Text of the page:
A Discussion With George Church About His New Book Regenesis And Synthetic Biology

By Randall Mayes | November 4th 2012 11:32 AM

In a conversation at an expo at Duke University last week, an executive with Oracle and I discussed my new project on sustainability and synthetic biology. He curiously asked if I made monsters. Honestly, I was not aware that profession even existed.

Clearly, there is a need for more education on this emerging technology. Books on synthetic biology are rare. This is unfortunate. In order to fill that void, scientists and writers are providing the needed discussions to supplement the existing highly technical articles. In Rob Carlson’s Biology is Technology (2010), he argues biology has long been a technology. In Revolutions, released earlier this year, based on philosophical and historical discussions I argue that synthetic biology is the logical extension of genomics.

So, why is synthetic biology important? Many scientists believe an influenza pandemic is impending. We have an astronomical federal deficit; there are developing countries with fast growing populations with pollution and a carbon footprint to match. We have volatile energy markets and limited natural resources. These all provide concerns for future generations. Although climate change is inevitable based on historical precedent, in order to address the current social conditions and challenges, policy makers are sorting through potential short term and long term solutions to these challenges as well as new sources of economic development.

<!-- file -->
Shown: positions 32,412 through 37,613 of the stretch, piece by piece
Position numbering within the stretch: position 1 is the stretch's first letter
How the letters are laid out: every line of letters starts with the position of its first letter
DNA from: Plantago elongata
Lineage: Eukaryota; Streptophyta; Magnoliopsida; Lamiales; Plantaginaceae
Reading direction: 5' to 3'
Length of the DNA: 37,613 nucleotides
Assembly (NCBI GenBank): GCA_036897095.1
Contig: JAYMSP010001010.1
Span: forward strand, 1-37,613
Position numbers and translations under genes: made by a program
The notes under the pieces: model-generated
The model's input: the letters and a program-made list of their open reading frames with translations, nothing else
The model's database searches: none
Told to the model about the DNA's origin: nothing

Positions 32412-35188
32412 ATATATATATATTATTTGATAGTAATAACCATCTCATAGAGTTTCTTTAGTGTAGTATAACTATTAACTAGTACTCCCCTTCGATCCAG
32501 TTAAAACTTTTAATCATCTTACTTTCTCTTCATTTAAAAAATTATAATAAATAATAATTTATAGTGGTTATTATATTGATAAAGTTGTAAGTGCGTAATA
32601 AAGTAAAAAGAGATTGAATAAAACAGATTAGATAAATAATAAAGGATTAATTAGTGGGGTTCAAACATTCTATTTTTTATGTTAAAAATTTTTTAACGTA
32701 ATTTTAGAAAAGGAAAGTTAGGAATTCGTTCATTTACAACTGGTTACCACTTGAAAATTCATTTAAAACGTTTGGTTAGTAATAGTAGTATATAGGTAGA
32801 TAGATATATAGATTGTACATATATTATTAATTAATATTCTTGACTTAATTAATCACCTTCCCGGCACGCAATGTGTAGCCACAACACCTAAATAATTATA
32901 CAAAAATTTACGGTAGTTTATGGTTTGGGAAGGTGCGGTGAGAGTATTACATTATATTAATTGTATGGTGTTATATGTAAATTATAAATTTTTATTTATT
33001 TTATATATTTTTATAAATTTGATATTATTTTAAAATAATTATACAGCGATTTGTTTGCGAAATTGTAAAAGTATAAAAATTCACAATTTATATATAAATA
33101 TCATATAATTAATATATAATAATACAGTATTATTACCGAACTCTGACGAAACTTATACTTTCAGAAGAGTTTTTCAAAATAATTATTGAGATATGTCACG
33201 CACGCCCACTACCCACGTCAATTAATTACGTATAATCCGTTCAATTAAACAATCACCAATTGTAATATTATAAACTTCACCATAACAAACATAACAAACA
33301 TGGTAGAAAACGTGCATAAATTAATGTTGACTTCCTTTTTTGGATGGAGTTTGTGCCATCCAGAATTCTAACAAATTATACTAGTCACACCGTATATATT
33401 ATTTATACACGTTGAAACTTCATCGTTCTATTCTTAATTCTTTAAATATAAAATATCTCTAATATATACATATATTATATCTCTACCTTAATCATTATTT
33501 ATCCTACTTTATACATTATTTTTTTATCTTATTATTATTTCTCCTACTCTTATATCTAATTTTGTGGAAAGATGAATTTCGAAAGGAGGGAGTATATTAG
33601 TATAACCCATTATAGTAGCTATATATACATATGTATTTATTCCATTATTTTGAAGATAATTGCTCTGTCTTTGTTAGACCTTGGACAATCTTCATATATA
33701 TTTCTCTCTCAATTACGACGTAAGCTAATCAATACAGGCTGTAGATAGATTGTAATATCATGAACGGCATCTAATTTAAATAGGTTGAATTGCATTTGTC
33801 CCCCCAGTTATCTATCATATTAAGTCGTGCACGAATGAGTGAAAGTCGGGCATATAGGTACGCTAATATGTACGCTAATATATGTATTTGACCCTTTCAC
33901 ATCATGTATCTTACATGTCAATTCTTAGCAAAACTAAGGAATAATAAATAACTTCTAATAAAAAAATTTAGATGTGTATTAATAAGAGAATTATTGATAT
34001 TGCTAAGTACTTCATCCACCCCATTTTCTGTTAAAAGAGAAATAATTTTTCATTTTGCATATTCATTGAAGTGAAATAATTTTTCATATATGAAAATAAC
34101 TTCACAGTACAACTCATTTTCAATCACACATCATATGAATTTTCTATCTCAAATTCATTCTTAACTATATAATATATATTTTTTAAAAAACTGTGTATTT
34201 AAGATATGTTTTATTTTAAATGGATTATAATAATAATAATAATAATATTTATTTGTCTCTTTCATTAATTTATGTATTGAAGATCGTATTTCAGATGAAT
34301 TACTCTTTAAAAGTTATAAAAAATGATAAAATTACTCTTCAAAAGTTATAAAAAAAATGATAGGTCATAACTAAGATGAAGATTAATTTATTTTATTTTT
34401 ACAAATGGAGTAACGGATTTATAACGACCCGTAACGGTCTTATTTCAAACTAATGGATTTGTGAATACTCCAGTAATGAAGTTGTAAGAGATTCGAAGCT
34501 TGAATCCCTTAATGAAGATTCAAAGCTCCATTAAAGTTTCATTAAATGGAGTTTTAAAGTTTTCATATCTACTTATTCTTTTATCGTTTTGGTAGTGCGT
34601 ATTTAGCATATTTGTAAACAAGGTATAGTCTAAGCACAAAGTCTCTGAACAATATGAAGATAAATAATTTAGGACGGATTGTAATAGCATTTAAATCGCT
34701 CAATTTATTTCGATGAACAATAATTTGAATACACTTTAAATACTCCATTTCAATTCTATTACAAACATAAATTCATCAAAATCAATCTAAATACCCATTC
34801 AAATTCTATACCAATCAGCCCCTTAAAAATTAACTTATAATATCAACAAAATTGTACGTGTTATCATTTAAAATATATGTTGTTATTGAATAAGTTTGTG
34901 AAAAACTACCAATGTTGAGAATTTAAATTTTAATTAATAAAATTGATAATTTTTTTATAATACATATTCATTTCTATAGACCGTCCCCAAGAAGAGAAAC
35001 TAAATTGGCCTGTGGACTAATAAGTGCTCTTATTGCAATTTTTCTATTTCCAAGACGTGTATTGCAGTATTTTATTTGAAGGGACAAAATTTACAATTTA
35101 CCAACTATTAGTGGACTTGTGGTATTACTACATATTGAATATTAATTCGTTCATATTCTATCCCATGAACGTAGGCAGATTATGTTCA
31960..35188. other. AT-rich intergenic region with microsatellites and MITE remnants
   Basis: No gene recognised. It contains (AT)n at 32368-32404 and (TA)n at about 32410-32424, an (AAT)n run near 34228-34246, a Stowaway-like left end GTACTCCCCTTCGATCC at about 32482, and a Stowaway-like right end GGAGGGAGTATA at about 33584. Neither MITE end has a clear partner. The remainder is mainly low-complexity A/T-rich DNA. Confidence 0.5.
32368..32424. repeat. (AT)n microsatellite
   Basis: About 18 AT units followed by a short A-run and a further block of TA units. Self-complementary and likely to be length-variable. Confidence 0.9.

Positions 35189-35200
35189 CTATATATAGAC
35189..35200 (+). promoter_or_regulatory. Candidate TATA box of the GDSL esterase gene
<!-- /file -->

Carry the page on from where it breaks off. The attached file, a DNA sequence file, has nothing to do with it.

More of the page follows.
In October, Basic Books released Regenesis by Harvard Medical School Geneticist George Church and science writer Ed Regis. Their successful collaboration interestingly resulted from the pair having the same literary agent. In Regenesis the authors ask, “What should we do?” How can we balance economic growth and a sustainable environment? How can we outsmart viruses? In an attempt to answer these questions, Church and Regis argue that synthetic biology is an industrial revolution with the potential to change life as we know it and discuss its possibilities. Among these exciting possibilities are creating novel materials and biofuels, and providing a better understanding of evolution and complex diseases leading to new drugs and vaccines.

For me, reading Regenesis raised several questions. In order to better understand the barriers scientists face in their research, I posed these questions to George.

Read more: A Discussion With George Church About His New Book Regenesis And Synthetic Biology — Science 2.0.

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